Q: What benefits does partnering with a platform like Hipcamp provide to farmers?  To the campers?

Hipcamp offers calendar management tools, liability insurance, and property protection. We help Hosts collect the appropriate taxes, offer 24/7 support, and share the properties listed on our platform with a global community of outdoor enthusiasts who are looking for new and unique places to stay, camp, and get outside. We also offer safety tools like weather alerts powered by the National Weather Service and have a fire ban tool that Hosts can use to share safety information with their campers.  

For campers, Hipcamp connects them with properties that they might not otherwise have known about or been able to stay at. We make it easy to find the experience you're looking for all in one place, whether you're looking to book a glampsite, pitch your tent on a working farm, find an RV site at a commercial campground, or learn more about your local state park. There's something for everyone on Hipcamp! We also make information and data available to our campers for free that can make it easier for them to decide where to go: whether you want to know if you'll have cell service, are looking to camp in a dark sky community, or want to stay just outside of your favorite National Park, that information is all available on Hipcamp.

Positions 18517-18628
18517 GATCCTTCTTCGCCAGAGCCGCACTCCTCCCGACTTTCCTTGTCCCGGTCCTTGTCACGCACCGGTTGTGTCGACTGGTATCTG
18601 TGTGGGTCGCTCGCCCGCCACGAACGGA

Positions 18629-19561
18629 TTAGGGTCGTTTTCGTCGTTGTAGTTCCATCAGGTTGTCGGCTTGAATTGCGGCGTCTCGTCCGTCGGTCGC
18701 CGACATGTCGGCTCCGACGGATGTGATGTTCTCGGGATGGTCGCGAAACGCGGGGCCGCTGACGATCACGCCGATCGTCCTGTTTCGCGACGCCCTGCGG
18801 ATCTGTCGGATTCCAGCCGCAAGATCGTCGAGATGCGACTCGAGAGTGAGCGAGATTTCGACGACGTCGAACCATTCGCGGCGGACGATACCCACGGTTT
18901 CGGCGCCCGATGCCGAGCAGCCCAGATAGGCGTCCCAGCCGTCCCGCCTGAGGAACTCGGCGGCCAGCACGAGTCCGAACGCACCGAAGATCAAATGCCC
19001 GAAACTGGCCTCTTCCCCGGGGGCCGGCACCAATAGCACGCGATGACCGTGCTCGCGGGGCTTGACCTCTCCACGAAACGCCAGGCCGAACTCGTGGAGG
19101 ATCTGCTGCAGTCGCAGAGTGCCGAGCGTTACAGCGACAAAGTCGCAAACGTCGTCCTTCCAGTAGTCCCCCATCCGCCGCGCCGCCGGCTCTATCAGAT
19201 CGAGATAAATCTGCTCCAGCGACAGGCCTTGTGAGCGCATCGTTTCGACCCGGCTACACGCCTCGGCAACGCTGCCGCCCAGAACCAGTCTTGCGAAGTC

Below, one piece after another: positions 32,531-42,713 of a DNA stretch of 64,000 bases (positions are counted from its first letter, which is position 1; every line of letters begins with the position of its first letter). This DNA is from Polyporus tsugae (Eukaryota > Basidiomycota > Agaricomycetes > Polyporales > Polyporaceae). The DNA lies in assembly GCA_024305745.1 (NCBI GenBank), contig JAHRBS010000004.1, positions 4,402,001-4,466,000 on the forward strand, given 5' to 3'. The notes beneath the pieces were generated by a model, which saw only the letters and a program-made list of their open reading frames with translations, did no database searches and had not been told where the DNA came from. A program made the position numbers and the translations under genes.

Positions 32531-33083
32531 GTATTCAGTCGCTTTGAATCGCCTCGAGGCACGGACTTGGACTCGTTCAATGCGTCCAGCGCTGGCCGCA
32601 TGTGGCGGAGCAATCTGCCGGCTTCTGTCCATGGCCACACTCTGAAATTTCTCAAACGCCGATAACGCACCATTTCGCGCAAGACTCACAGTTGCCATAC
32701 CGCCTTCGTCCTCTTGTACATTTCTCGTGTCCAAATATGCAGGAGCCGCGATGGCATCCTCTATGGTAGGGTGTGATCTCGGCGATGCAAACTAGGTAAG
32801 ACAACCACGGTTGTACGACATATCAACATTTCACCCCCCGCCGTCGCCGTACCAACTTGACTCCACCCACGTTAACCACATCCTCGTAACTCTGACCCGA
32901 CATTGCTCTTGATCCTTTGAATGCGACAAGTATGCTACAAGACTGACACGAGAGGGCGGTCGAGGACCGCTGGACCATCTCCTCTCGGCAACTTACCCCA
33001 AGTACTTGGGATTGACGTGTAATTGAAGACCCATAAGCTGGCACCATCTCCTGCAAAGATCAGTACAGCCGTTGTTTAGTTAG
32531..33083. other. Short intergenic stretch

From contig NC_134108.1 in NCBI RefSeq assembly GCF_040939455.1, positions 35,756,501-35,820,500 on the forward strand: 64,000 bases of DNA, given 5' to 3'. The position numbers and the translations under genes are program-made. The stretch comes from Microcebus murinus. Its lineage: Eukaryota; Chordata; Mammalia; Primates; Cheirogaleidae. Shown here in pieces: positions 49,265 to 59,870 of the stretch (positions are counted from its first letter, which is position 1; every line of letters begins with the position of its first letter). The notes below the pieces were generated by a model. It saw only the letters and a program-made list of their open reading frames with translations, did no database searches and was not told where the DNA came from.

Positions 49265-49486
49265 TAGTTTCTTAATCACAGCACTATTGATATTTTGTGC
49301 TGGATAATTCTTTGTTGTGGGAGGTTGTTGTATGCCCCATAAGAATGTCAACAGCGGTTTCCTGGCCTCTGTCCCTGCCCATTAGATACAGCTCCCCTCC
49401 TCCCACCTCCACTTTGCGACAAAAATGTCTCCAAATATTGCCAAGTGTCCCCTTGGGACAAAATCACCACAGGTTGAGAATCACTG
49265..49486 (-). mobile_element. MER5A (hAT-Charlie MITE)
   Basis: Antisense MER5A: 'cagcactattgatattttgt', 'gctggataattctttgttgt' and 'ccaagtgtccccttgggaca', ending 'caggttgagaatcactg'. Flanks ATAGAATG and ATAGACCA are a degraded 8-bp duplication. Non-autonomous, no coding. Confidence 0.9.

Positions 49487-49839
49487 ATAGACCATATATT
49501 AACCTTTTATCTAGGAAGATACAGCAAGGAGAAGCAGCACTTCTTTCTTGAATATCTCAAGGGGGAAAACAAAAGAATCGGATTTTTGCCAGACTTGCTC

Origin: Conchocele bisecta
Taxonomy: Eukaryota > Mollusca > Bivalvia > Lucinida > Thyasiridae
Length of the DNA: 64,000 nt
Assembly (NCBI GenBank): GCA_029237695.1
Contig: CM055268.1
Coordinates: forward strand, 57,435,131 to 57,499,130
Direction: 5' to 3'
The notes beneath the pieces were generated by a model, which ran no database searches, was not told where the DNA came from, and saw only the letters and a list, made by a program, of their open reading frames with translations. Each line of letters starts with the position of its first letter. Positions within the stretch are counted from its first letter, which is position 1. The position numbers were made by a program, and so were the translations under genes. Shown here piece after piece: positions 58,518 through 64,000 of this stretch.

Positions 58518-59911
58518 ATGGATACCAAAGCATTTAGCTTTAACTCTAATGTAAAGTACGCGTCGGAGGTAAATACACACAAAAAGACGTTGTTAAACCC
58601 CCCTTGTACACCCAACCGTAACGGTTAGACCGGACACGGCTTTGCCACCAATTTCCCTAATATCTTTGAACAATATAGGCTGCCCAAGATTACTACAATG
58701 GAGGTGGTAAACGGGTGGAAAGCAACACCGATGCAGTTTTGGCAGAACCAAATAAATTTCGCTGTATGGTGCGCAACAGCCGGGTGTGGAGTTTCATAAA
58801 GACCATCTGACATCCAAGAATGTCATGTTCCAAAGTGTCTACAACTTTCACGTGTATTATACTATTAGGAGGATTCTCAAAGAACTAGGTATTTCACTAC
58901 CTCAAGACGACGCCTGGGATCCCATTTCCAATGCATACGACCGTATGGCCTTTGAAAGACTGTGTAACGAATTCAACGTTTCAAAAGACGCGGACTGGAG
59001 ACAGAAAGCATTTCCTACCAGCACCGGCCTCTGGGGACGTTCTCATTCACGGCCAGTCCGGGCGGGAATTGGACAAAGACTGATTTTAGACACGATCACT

Q: What is your advice for farmers and ranchers hosting campers?


  1. Start small! You don't have to have a fancy set up to be a successful Hipcamp Host and you can always invest in and grow your offerings as you go.
  2. Do your research to ensure your hosting activities are compliant with local and state laws. We recommend thinking about where your property is located and how it's zoned, as well as what you're interested in doing on your property (tent and RV sites might be regulated differently than a cabin, for example).
  3. Be a good neighbor. Consider who might be impacted by your hosting people on your property before you welcome your first guest. This might be someone you share a private road with or someone who can see your property from their kitchen window.
  4. Set expectations. More information is always better and campers will appreciate knowing what to expect before they arrive. Think about what they'll see and hear from their campsite, for example. Do you have a rooster that crows early in the morning? A livestock guardian dog that keeps the farm safe at night? Use your Hipcamp listing to let them know what camping on a farm is like, what products they might be able to buy on site, whether you'll be available to show them around, etc. 
  5. Have fun! 


Thank you to Cassandra Prenn-Vasilakis for participating in the Q&A. This interview is informational, not an endorsement of Hipcamp.  All images courtesy of Hipcamp

 Webinar: How to get started with Agritourism (from the 2023 CA Small Farm Conference)

By Rachael Callahan
Author - Statewide Agritourism Coordinator